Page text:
In Review > International

42nd Street

Théâtre du Châtelet

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Monique Young as Peggy Sawyer and Billy Lawlor as Dan Burton in Stephen Mear's production of 42nd Street at the Châtelet
© Théâtre du Châtelet, Marie-Noëlle Robert
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Alexander Hanson as Julian Marsh and Young
© Théâtre du Châtelet, Marie-Noëlle Robert

42ND STREET  was the final new production at the Châtelet before the theater closes for renovations, and was also the last show of outgoing intendant Jean-Luc Choplin. For the past ten years, Choplin has made the house the home of American music theater in France, with a string of hits ranging from a Sondheim cycle to last season’s Singin’ In The Rain. Choreographer Stephen Mear and music director Gareth Valentine, who were teamed for Rain, were reunited for this joyous dance down Forty-Second Street. The capacity audience on November 23 welcomed this temporary farewell to the Châtelet with a merited standing ovation.

The 1980 Broadway musical of 42nd Street, inspired by Lloyd Bacon’s original 1933 Warner Brothers film, is one of the rare occasions where the stage version of a classic celluloid musical equals the original. The backstage drama of a young girl who becomes an overnight star is slim, but the score by Harry Warren and Al Dubin is a scintillating feast of energizing tap and ensemble numbers that was created to lift the spirits of the American public during the Great Depression. The evening at the Châtelet had the same effect on a morose Parisian public, who will be enjoying the show over the festive Christmas holiday period. The prodigious display of 1930s costumes and sets by Peter McKintosh were worthy of the film’s original choreographer, Busby Berkeley; scenes were magically transformed without pause for breath in this spectacular display of Broadway professionalism in the French capital.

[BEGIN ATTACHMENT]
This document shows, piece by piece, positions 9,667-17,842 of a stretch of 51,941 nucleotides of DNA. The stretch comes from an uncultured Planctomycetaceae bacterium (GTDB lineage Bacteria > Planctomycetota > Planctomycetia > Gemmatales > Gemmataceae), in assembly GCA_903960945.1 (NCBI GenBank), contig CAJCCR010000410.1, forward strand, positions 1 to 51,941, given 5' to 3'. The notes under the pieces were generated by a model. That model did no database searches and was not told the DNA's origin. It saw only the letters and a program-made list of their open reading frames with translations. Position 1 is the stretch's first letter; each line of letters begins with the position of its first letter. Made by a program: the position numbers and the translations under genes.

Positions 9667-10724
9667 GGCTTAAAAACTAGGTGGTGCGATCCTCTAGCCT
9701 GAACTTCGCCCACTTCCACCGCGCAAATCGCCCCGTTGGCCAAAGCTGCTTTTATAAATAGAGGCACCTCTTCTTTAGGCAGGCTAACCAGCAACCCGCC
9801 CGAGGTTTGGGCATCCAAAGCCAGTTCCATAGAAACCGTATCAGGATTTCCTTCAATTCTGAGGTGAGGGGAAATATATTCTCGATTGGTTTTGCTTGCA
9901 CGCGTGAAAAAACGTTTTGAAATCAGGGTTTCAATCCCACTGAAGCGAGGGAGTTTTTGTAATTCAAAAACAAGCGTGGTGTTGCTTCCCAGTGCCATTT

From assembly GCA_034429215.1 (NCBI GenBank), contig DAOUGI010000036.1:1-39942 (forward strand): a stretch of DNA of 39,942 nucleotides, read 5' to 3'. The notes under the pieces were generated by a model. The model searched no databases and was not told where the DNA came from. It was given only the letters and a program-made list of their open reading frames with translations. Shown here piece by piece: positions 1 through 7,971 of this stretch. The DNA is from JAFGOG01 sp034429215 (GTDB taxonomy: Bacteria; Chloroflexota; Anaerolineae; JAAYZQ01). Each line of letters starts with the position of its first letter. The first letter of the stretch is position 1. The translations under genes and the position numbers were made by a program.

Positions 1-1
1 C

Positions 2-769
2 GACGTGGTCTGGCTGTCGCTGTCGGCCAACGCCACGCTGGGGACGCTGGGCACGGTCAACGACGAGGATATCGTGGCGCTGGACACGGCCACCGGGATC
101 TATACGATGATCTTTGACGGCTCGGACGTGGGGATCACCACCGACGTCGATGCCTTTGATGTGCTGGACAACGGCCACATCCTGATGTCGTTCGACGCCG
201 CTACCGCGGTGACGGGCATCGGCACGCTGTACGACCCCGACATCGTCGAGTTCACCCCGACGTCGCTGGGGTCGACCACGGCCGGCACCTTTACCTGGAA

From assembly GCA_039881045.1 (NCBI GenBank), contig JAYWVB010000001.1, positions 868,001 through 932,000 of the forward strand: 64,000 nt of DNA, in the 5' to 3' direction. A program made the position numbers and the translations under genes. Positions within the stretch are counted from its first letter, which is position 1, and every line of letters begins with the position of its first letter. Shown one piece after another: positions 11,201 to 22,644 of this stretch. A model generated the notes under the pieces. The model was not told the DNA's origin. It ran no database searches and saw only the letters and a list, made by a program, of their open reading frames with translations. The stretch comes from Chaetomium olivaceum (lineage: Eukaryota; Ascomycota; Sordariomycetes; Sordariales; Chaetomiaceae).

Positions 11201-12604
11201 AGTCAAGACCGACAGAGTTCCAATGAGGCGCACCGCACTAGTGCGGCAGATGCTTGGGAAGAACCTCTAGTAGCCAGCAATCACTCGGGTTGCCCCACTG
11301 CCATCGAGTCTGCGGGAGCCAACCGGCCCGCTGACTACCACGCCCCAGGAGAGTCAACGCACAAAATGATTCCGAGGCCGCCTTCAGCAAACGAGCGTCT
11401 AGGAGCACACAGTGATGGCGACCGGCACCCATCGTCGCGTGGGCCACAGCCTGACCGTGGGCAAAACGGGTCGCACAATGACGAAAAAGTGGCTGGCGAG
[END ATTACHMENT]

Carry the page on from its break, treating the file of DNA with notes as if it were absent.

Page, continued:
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Stephen Mear's production of 42nd Street at the Châtelet
© Théâtre du Châtelet, Marie-Noëlle Robert

Despite the simplicity of the storyline, Mear, who was responsible for the stage direction as well the thrilling fireworks of the choreography, found an unexpected depth and truth in the characters. British actor Alexander Hanson’s moving performance realized all the desperation and humanity of the impassioned theater director Julian Marsh, for whom the show-within-a-show musical Pretty Lady represents his last professional chance. Welsh star Ria Jones brought vocal authority, capricious prima donna mannerisms and a delightful sense of comedy to the scenes displaying aging diva Dorothy Brock’s lack of dancing skills. Jones also registered moving recognition of the talents Peggy Sawyer, the young star in waiting that replaces Brock in Pretty Lady at the last minute; as Sawyer, Monique Young wielded breathtaking virtuosity and innocent charm. Sawyer’s smiling leading man, Billy Lawlor, was the exceedingly supple actor/dancer Dan Burton, the rising West End star who was so impressive as Don Lockwood in last season’s Singin’ In The Rain. Great comic support and dancing precision came from Jennie Dale as Maggie Jones, one of the Pretty Lady writers. The only criticism possible of this life-enhancing evening in the theater were some “American” accents that sounded as if they had crossed the Channel rather the Atlantic, and the blanket amplification that the Châtelet uses for all of its musicals, which saturates the voices and diminishes the impact of the spoken dialogue.

The ensemble of dancers all deserve the highest praise for their frenetic energy and smiling good humor under the baton of Gareth Valentine, who led the predominately brass ensemble with his usual stylish verve, bringing to life the catalogue of timeless Warren and Dubin movie hits used to create the score for the stage version of 42nd Street, including a sparkling version of “We’re in the Money” and a nostalgic “Lullaby of Broadway.”  —Stephen J. Mudge 

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